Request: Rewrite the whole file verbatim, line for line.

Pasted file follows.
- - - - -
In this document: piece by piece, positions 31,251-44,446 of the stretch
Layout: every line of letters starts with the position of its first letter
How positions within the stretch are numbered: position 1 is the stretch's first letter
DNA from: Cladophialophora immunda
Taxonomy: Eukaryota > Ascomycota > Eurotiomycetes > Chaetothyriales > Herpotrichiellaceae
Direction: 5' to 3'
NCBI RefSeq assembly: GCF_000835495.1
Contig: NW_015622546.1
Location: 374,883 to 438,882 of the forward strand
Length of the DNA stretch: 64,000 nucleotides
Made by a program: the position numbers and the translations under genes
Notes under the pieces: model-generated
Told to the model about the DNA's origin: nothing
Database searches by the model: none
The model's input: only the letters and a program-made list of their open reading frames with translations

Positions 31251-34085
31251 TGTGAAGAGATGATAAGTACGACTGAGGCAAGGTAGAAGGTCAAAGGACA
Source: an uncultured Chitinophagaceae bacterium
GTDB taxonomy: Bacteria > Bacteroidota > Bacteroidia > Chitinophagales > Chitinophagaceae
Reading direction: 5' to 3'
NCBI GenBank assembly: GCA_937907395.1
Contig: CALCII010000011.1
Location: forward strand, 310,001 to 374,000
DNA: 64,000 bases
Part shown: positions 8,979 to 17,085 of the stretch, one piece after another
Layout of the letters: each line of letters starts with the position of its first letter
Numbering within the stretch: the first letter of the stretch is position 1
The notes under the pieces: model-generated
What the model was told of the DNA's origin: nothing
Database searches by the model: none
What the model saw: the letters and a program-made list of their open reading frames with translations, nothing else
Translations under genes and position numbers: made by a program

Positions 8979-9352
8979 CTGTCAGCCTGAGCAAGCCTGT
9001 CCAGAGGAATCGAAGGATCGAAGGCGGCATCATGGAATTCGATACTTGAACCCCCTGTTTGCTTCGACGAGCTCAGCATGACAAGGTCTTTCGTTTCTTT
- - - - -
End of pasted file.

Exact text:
In this document: piece by piece, positions 31,251-44,446 of the stretch
Layout: every line of letters starts with the position of its first letter
How positions within the stretch are numbered: position 1 is the stretch's first letter
DNA from: Cladophialophora immunda
Taxonomy: Eukaryota > Ascomycota > Eurotiomycetes > Chaetothyriales > Herpotrichiellaceae
Direction: 5' to 3'
NCBI RefSeq assembly: GCF_000835495.1
Contig: NW_015622546.1
Location: 374,883 to 438,882 of the forward strand
Length of the DNA stretch: 64,000 nucleotides
Made by a program: the position numbers and the translations under genes
Notes under the pieces: model-generated
Told to the model about the DNA's origin: nothing
Database searches by the model: none
The model's input: only the letters and a program-made list of their open reading frames with translations

Positions 31251-34085
31251 TGTGAAGAGATGATAAGTACGACTGAGGCAAGGTAGAAGGTCAAAGGACA
Source: an uncultured Chitinophagaceae bacterium
GTDB taxonomy: Bacteria > Bacteroidota > Bacteroidia > Chitinophagales > Chitinophagaceae
Reading direction: 5' to 3'
NCBI GenBank assembly: GCA_937907395.1
Contig: CALCII010000011.1
Location: forward strand, 310,001 to 374,000
DNA: 64,000 bases
Part shown: positions 8,979 to 17,085 of the stretch, one piece after another
Layout of the letters: each line of letters starts with the position of its first letter
Numbering within the stretch: the first letter of the stretch is position 1
The notes under the pieces: model-generated
What the model was told of the DNA's origin: nothing
Database searches by the model: none
What the model saw: the letters and a program-made list of their open reading frames with translations, nothing else
Translations under genes and position numbers: made by a program

Positions 8979-9352
8979 CTGTCAGCCTGAGCAAGCCTGT
9001 CCAGAGGAATCGAAGGATCGAAGGCGGCATCATGGAATTCGATACTTGAACCCCCTGTTTGCTTCGACGAGCTCAGCATGACAAGGTCTTTCGTTTCTTT